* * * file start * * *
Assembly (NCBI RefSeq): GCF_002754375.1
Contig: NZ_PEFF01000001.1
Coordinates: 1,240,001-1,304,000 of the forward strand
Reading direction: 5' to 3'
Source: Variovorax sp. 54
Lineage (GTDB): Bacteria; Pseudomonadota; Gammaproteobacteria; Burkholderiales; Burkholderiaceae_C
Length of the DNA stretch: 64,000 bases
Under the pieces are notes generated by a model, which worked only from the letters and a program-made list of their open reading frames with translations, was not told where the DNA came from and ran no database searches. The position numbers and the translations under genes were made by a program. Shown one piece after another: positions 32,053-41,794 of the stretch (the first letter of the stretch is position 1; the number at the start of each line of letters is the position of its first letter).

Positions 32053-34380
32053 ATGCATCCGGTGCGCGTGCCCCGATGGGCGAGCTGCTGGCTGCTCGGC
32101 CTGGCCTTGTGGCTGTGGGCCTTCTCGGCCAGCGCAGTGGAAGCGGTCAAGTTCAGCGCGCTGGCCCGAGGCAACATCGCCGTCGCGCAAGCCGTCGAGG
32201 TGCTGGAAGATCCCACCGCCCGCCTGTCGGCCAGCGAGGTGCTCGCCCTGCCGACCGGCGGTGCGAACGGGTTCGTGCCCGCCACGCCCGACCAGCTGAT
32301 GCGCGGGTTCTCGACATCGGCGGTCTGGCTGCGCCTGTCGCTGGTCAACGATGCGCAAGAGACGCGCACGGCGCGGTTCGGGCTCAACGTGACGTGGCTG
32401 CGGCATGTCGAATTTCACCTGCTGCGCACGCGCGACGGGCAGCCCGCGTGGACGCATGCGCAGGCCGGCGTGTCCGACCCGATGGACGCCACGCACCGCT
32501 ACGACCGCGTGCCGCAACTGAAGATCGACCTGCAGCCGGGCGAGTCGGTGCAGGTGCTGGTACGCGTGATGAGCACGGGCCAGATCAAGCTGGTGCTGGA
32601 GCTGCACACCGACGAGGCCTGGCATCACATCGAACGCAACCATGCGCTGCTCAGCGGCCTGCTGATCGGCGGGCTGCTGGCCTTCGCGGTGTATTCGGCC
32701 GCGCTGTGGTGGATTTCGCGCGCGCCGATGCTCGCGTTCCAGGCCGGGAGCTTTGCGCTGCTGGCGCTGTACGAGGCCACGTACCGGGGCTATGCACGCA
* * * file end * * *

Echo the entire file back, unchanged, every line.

Assembly (NCBI RefSeq): GCF_002754375.1
Contig: NZ_PEFF01000001.1
Coordinates: 1,240,001-1,304,000 of the forward strand
Reading direction: 5' to 3'
Source: Variovorax sp. 54
Lineage (GTDB): Bacteria; Pseudomonadota; Gammaproteobacteria; Burkholderiales; Burkholderiaceae_C
Length of the DNA stretch: 64,000 bases
Under the pieces are notes generated by a model, which worked only from the letters and a program-made list of their open reading frames with translations, was not told where the DNA came from and ran no database searches. The position numbers and the translations under genes were made by a program. Shown one piece after another: positions 32,053-41,794 of the stretch (the first letter of the stretch is position 1; the number at the start of each line of letters is the position of its first letter).

Positions 32053-34380
32053 ATGCATCCGGTGCGCGTGCCCCGATGGGCGAGCTGCTGGCTGCTCGGC
32101 CTGGCCTTGTGGCTGTGGGCCTTCTCGGCCAGCGCAGTGGAAGCGGTCAAGTTCAGCGCGCTGGCCCGAGGCAACATCGCCGTCGCGCAAGCCGTCGAGG
32201 TGCTGGAAGATCCCACCGCCCGCCTGTCGGCCAGCGAGGTGCTCGCCCTGCCGACCGGCGGTGCGAACGGGTTCGTGCCCGCCACGCCCGACCAGCTGAT
32301 GCGCGGGTTCTCGACATCGGCGGTCTGGCTGCGCCTGTCGCTGGTCAACGATGCGCAAGAGACGCGCACGGCGCGGTTCGGGCTCAACGTGACGTGGCTG
32401 CGGCATGTCGAATTTCACCTGCTGCGCACGCGCGACGGGCAGCCCGCGTGGACGCATGCGCAGGCCGGCGTGTCCGACCCGATGGACGCCACGCACCGCT
32501 ACGACCGCGTGCCGCAACTGAAGATCGACCTGCAGCCGGGCGAGTCGGTGCAGGTGCTGGTACGCGTGATGAGCACGGGCCAGATCAAGCTGGTGCTGGA
32601 GCTGCACACCGACGAGGCCTGGCATCACATCGAACGCAACCATGCGCTGCTCAGCGGCCTGCTGATCGGCGGGCTGCTGGCCTTCGCGGTGTATTCGGCC
32701 GCGCTGTGGTGGATTTCGCGCGCGCCGATGCTCGCGTTCCAGGCCGGGAGCTTTGCGCTGCTGGCGCTGTACGAGGCCACGTACCGGGGCTATGCACGCA